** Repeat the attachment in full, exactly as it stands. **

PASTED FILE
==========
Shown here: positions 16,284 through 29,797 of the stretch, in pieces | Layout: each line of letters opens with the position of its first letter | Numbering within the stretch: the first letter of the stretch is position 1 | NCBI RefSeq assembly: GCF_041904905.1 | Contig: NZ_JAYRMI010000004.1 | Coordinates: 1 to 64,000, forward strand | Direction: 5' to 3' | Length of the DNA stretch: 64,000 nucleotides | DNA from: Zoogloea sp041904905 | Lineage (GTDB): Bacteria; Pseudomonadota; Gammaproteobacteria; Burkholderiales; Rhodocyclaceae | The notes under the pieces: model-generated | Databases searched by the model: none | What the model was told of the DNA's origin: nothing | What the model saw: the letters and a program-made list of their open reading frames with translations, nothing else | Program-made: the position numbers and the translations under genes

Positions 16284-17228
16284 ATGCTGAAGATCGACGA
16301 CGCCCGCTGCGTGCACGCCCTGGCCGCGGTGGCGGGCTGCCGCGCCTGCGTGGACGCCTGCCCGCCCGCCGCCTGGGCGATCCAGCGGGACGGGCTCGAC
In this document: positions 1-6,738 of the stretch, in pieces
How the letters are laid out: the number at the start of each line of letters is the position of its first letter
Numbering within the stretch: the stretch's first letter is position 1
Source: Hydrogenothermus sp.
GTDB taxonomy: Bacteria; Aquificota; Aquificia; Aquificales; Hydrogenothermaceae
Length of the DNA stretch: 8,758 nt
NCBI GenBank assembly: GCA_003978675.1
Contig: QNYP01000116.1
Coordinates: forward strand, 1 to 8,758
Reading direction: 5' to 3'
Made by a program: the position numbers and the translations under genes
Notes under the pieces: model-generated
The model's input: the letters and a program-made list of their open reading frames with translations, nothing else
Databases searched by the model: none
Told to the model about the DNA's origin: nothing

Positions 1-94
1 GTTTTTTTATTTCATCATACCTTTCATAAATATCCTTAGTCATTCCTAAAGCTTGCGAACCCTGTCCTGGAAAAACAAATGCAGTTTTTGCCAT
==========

Shown here: positions 16,284 through 29,797 of the stretch, in pieces | Layout: each line of letters opens with the position of its first letter | Numbering within the stretch: the first letter of the stretch is position 1 | NCBI RefSeq assembly: GCF_041904905.1 | Contig: NZ_JAYRMI010000004.1 | Coordinates: 1 to 64,000, forward strand | Direction: 5' to 3' | Length of the DNA stretch: 64,000 nucleotides | DNA from: Zoogloea sp041904905 | Lineage (GTDB): Bacteria; Pseudomonadota; Gammaproteobacteria; Burkholderiales; Rhodocyclaceae | The notes under the pieces: model-generated | Databases searched by the model: none | What the model was told of the DNA's origin: nothing | What the model saw: the letters and a program-made list of their open reading frames with translations, nothing else | Program-made: the position numbers and the translations under genes

Positions 16284-17228
16284 ATGCTGAAGATCGACGA
16301 CGCCCGCTGCGTGCACGCCCTGGCCGCGGTGGCGGGCTGCCGCGCCTGCGTGGACGCCTGCCCGCCCGCCGCCTGGGCGATCCAGCGGGACGGGCTCGAC
In this document: positions 1-6,738 of the stretch, in pieces
How the letters are laid out: the number at the start of each line of letters is the position of its first letter
Numbering within the stretch: the stretch's first letter is position 1
Source: Hydrogenothermus sp.
GTDB taxonomy: Bacteria; Aquificota; Aquificia; Aquificales; Hydrogenothermaceae
Length of the DNA stretch: 8,758 nt
NCBI GenBank assembly: GCA_003978675.1
Contig: QNYP01000116.1
Coordinates: forward strand, 1 to 8,758
Reading direction: 5' to 3'
Made by a program: the position numbers and the translations under genes
Notes under the pieces: model-generated
The model's input: the letters and a program-made list of their open reading frames with translations, nothing else
Databases searched by the model: none
Told to the model about the DNA's origin: nothing

Positions 1-94
1 GTTTTTTTATTTCATCATACCTTTCATAAATATCCTTAGTCATTCCTAAAGCTTGCGAACCCTGTCCTGGAAAAACAAATGCAGTTTTTGCCAT